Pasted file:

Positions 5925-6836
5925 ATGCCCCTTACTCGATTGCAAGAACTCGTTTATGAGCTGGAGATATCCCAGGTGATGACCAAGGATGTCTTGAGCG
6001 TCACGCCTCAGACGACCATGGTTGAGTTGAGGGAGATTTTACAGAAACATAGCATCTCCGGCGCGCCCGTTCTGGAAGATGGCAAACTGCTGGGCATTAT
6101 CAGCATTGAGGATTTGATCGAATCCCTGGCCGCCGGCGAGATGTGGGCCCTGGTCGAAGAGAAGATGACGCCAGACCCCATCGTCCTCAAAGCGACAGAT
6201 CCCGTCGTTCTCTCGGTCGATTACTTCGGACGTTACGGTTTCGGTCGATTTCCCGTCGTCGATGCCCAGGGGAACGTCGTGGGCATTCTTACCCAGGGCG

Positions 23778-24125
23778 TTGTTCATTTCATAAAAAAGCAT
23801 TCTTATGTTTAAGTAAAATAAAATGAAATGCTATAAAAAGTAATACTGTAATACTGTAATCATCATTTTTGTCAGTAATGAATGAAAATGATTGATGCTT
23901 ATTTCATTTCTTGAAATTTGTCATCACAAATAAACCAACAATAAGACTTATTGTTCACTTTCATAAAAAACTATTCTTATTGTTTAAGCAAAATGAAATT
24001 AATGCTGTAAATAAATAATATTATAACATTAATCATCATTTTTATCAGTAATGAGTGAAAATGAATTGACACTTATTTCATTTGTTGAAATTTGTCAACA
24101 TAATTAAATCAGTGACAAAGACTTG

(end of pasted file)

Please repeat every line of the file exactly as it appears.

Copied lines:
Positions 5925-6836
5925 ATGCCCCTTACTCGATTGCAAGAACTCGTTTATGAGCTGGAGATATCCCAGGTGATGACCAAGGATGTCTTGAGCG
6001 TCACGCCTCAGACGACCATGGTTGAGTTGAGGGAGATTTTACAGAAACATAGCATCTCCGGCGCGCCCGTTCTGGAAGATGGCAAACTGCTGGGCATTAT
6101 CAGCATTGAGGATTTGATCGAATCCCTGGCCGCCGGCGAGATGTGGGCCCTGGTCGAAGAGAAGATGACGCCAGACCCCATCGTCCTCAAAGCGACAGAT
6201 CCCGTCGTTCTCTCGGTCGATTACTTCGGACGTTACGGTTTCGGTCGATTTCCCGTCGTCGATGCCCAGGGGAACGTCGTGGGCATTCTTACCCAGGGCG

Positions 23778-24125
23778 TTGTTCATTTCATAAAAAAGCAT
23801 TCTTATGTTTAAGTAAAATAAAATGAAATGCTATAAAAAGTAATACTGTAATACTGTAATCATCATTTTTGTCAGTAATGAATGAAAATGATTGATGCTT
23901 ATTTCATTTCTTGAAATTTGTCATCACAAATAAACCAACAATAAGACTTATTGTTCACTTTCATAAAAAACTATTCTTATTGTTTAAGCAAAATGAAATT
24001 AATGCTGTAAATAAATAATATTATAACATTAATCATCATTTTTATCAGTAATGAGTGAAAATGAATTGACACTTATTTCATTTGTTGAAATTTGTCAACA
24101 TAATTAAATCAGTGACAAAGACTTG